I don’t know exactly what I was thinking when I moved back to Pittsburgh. In retrospect, the whole mad dash to get away from Shanghai was too hasty, even for me. Not that it wasn’t a good move, but I could have been more graceful about it.

Thanks JBlough!

Continue reading “Coming home (Part 2)”

Coming home (Part 1)

Leaving Shanghai

I moved to Taiwan in 2004 after I graduated from college. I was going to teach English for a year and then come back to the States to find work. One year turned into five, and then I moved to Shanghai to work as an editor. After a year there—and three years without going home—I moved back to the States to start all over again. This series of posts was written in commemoration of the anniversary of my life in this new town. You can read Part 2 here, Part 3 here, and Part 4 here

When people are ready to, they change. They never do it before then, and sometimes they die before they get around to it. You can’t make them change if they don’t want to, just like when they do want to, you can’t stop them.  -Andy Warhol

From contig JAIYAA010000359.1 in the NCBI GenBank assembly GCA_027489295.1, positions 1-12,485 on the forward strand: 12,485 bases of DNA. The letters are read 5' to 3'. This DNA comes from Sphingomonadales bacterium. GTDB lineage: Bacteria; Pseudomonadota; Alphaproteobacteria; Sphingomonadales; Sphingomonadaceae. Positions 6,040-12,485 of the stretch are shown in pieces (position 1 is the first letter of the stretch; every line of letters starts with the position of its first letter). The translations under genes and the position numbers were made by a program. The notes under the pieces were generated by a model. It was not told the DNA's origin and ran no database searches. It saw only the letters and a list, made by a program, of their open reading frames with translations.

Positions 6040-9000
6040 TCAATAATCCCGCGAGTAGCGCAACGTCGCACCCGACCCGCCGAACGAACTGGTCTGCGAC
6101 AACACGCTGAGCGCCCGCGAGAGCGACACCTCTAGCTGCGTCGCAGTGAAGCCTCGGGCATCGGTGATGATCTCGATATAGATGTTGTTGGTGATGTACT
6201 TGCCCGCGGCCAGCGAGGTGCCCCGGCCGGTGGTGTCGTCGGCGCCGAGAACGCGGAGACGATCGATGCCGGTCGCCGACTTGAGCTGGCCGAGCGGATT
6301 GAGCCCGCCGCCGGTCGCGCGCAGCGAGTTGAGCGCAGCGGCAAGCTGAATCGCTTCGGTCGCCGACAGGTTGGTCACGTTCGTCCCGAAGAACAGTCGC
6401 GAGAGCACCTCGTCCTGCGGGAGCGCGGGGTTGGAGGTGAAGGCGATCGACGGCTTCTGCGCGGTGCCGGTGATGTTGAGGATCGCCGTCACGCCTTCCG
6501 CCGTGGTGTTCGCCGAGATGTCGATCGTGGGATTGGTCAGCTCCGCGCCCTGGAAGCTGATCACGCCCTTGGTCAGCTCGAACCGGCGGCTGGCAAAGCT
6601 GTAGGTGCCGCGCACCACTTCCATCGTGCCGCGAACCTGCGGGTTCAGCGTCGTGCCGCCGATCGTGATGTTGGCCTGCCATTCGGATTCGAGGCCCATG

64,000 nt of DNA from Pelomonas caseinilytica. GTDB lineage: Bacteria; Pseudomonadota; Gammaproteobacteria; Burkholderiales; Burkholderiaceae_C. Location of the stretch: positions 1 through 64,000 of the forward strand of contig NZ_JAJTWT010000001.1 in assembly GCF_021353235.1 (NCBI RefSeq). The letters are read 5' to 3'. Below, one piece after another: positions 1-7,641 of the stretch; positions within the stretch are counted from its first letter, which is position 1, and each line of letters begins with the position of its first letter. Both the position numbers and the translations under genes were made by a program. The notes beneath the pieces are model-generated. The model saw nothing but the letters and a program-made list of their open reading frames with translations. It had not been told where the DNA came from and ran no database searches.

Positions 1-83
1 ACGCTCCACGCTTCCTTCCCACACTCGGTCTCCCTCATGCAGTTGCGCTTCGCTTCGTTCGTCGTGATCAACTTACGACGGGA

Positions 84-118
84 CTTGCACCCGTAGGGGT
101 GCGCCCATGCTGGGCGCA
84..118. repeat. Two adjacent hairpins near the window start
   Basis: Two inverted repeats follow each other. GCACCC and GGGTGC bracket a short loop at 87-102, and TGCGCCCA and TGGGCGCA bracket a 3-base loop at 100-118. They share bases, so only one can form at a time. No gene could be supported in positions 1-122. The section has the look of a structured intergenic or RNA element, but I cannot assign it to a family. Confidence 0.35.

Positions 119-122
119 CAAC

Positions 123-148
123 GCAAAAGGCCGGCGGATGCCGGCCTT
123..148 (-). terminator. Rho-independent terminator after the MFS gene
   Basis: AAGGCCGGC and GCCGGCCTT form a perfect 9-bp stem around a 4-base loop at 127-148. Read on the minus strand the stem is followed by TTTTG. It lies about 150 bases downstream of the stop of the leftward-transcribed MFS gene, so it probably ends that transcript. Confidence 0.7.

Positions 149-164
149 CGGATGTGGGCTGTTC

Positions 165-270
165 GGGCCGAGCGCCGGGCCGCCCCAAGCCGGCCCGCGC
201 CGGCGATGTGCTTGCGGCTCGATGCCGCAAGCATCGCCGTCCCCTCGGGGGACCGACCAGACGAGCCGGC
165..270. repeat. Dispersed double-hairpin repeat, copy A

I came back to the US for a friend’s wedding. I scrimped and saved so I could spend a month’s salary on the plane ticket. That effort alone scared me: What if someone in my family got sick and I needed to come back in a hurry? I didn’t have any savings at the time. I didn’t even have a credit card.

I hadn’t been home for three years before that. That’s three straight years of everything being different, with the incongruities ranging from the exotic to the frustrating. Three years was too long to stay away. I had loved living in Taiwan: I loved Chinese people, Chinese culture, Chinese food, and learning Chinese, but I was starting to hate the hustle and bustle of life in busy, beautiful Shanghai. Back in familiar neighborhoods in Pennsylvania, I could get around in English, the coffee was consistently good, the clothes were all my size, and I was surrounded by the family I loved. Everybody had dogs, cats, cars and backyards. Within hours of getting home, I was messaging my boyfriend and asking him to join me, making jokes about not coming back. He didn’t want to leave.